Growing from a Filipino or Negrénse household, sayings would be one of the earliest values lessons you would hear from your parents and old family members. One of the most immortal perhaps is the saying “Ang hindi marunong lumingon sa pinanggalingan ay hindi makararating sa paroroonan.” Indeed there is much to learn from past histories, those experiences that mould who we are at present. This proverbial saying does not just apply to us as individuals but as a people. It has been said that Negros does not have much history to speak of, but is it possible? The people without a history is a people without an identity. Surely, Negrénses are a people of unique identity. Is this history non-existent or just plainly undocumented, something waiting for us to discover? Fortunately, I happen to found a short film posted in YouTube about leisure afternoons in Talisay, one of the cities comprising the Metropolitan Bacólod Area. Metropolitan Bacólod is a triumvirate of three cities of the capital Bacólod City, the sub-urban Talisay City and the cultural Paris of Negros, Silay City. These three cities are rich in history but sadly, only Talisay and Silay Cities are initiating programs to preserve their city’s heritage while Bacólod City lost a number of its architectural heritage buildings through time in the name of development, one of which is close to my heart.
As a young and curious child then, I would love sitting by the feet of my grandparents and hear them tell stories about the olden days of Bacólod. These storytellings would be more exciting with old pictures Bacólod street scenes and their youthful days. My grandfather, the late Col. Elpidio P. Mayo was a former guerilla, war veteran and an officer in the Internal National Police. My mother’s family used to live in Victorias City and moved to Bacólod when my grandfather was assigned as an Assistant Station Commander. The Police Headquarters was the housed in an art deco building and the family lived in a small house just a stone’s throw away, in what is now a vacant lot beside Calvary Temple. The art deco building itself speaks of history and has undergone a transition from being the City Agriculture Office, City Police Headquarters, the former Occidental Negros Institute campus (now University of Negros Occidental – Recoletos) and finally, the former Doctor’s Hospital building. The building and the adjacent lot was purchased by the Gaisano Group as the eventual site of their Mall’s expansion. Decades after, no mall expansion stands on the site, only the ruins of these once beautiful building. Thinking about this heritage structure’s fate, it saddens me that this pattern of heritage destruction happening in a growing scale.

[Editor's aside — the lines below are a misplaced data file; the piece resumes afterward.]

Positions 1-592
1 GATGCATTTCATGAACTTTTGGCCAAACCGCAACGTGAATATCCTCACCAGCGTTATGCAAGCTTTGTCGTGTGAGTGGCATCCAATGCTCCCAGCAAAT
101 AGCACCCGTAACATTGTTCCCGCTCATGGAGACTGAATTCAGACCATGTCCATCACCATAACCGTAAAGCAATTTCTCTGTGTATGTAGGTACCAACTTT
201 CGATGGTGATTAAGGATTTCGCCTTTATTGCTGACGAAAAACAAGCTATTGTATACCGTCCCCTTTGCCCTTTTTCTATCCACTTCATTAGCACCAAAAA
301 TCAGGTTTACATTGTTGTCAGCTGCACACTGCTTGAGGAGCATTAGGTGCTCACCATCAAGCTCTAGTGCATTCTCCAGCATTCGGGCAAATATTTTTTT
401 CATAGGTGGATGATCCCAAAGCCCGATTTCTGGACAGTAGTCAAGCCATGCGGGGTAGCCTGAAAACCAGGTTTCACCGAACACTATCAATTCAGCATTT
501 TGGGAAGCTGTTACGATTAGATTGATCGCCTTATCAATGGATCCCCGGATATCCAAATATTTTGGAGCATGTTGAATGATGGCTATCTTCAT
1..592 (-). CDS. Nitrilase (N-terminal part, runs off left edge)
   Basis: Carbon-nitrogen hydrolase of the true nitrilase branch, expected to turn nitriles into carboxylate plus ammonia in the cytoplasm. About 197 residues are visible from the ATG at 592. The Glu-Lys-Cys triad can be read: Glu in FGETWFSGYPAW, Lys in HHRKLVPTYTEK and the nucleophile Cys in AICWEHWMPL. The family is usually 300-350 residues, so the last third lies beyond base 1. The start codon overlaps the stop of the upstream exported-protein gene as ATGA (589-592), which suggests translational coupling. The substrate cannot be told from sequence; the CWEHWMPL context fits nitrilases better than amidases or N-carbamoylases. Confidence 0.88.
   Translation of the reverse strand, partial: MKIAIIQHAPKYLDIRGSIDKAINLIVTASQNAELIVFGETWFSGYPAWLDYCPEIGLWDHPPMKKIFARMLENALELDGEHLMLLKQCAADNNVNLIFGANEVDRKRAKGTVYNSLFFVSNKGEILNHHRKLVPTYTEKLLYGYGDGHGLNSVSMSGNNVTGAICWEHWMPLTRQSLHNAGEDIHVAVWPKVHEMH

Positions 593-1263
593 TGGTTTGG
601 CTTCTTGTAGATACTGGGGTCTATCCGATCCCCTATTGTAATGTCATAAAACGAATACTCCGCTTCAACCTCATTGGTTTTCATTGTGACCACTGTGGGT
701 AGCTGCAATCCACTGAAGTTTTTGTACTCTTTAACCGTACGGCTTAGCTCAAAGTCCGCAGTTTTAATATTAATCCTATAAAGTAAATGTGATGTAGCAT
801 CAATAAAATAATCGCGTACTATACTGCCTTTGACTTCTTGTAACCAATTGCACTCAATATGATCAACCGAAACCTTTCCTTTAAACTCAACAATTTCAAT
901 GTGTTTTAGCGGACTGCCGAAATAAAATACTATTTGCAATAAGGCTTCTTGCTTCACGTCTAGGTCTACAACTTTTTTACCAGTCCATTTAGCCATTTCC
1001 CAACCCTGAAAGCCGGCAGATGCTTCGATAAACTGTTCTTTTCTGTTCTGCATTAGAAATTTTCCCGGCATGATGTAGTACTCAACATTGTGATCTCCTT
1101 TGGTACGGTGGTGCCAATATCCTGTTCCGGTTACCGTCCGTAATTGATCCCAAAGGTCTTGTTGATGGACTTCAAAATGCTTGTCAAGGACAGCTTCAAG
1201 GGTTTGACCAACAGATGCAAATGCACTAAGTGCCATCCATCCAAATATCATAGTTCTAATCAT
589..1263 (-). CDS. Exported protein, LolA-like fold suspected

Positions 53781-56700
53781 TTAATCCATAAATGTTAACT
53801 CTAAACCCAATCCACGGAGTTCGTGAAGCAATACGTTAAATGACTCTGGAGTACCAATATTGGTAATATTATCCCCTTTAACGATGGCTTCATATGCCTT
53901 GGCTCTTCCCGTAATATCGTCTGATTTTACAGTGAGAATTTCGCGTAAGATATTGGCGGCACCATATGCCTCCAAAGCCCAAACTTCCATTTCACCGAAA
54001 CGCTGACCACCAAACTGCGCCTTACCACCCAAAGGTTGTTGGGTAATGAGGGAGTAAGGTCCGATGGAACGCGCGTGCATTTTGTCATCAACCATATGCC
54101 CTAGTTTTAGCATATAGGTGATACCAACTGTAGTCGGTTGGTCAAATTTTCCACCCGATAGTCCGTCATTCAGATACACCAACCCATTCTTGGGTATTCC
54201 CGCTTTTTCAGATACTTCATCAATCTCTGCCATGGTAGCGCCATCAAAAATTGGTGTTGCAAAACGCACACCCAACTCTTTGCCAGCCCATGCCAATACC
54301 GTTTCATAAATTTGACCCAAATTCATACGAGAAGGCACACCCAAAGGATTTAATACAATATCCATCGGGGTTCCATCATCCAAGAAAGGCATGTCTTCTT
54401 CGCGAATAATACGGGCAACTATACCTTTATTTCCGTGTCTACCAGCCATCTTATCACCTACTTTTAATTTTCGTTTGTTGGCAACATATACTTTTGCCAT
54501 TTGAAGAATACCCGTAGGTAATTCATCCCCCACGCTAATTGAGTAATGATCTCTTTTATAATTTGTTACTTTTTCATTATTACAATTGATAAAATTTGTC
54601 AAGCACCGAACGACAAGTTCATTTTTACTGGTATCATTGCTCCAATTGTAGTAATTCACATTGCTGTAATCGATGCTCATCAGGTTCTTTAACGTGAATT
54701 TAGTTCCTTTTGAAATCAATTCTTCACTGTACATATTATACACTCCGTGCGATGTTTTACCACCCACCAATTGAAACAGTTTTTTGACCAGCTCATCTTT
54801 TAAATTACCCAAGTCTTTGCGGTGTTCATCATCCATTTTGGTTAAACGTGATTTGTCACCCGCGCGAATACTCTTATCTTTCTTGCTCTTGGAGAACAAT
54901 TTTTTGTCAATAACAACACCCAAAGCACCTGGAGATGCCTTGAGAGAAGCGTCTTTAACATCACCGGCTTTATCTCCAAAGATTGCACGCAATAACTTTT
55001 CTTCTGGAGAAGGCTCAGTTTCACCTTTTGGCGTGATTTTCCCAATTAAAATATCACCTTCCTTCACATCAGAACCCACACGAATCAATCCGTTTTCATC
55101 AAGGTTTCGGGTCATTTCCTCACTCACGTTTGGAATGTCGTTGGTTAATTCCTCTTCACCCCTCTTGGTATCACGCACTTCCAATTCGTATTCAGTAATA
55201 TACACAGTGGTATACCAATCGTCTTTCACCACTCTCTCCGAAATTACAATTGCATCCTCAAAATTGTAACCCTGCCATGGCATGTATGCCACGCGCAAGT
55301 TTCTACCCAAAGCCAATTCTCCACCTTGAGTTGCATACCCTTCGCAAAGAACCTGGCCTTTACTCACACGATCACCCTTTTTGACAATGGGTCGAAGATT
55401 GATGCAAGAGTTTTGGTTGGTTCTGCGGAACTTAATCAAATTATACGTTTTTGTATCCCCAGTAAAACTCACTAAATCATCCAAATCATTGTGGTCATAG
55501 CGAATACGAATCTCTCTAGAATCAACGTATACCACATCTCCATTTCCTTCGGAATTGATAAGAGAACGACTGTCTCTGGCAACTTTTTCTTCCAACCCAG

Most of the remaining heritage structures of Bacólod City are located in the busiest section, Burgos and Lacson Streets. Lacson Street is best known as the city’s Business District and the home of the Provincial Capitol of Occidental Negros. While most of the people know Burgos Street as the former Millionaire’s Row for having the large mansions of the city’s most elite, Lacson Street is home to many more ancestral houses that are falling prey to the city’s booming real estate industry. One of the recent preys is the ancestral house beside Mayfair Plaza on which now stands the nearly completed Avenue Suites Hotel. If you very inquisitive enough, behind Starbucks Coffee in the same street, you’ll notice another ancestral house kept intact. If you are curious enough to have ventured in the narrow 1st to 21st Streets, you’d see more ancestral houses. Lately, I have heard of talks that another ancestral house will be demolished between the Philippine National Bank and Bank of Commerce buildings to give way to another development. Not far from that ancestral house, another heritage structure is threatened to be demolished, the former Provincial Jail.
Jail yards are heritage structures that get the least attention at heritage conservation maybe because of the horrible atrocities and conditions associated with it. Unlike other jails though, the Old Provincial Jail of Negros Occidental started as a Spanish military facility called Fort San Juan. Fort San Juan was never designed as a detention facility but in time, with steady crime rates, it was transformed as such by the American administration. Contrary to the prevailing opinion that there is no heritage value left in the structure, in fact the commandante is still intact, only covered by concrete to strengthen the structure. In fact, some exposed areas do bear code numbers of the bricks and which brick-making facility those came from. The news of it being converted to a mall facility without an assurance that the historic structures would be left intact is indeed sad news for heritage conservationist like me. Sadder it is that may more are threatened to be gone from the cityscape of the City of Bacólod. More than descriptions in old textbooks, these structures give life to our past, something we should revisit and learn from for us to see the very future we are heading.
Addendum: There is redemption to all this though. Some of those endangered ancestral houses along Lacson Street a beginning to be reutilized as fancy dining restaurants (eg. Cuayx). There is hope after all. As for the Fort San Juan, I just hope our dear governor keeps his word that the commandante building left from the Spanish era will be preserved.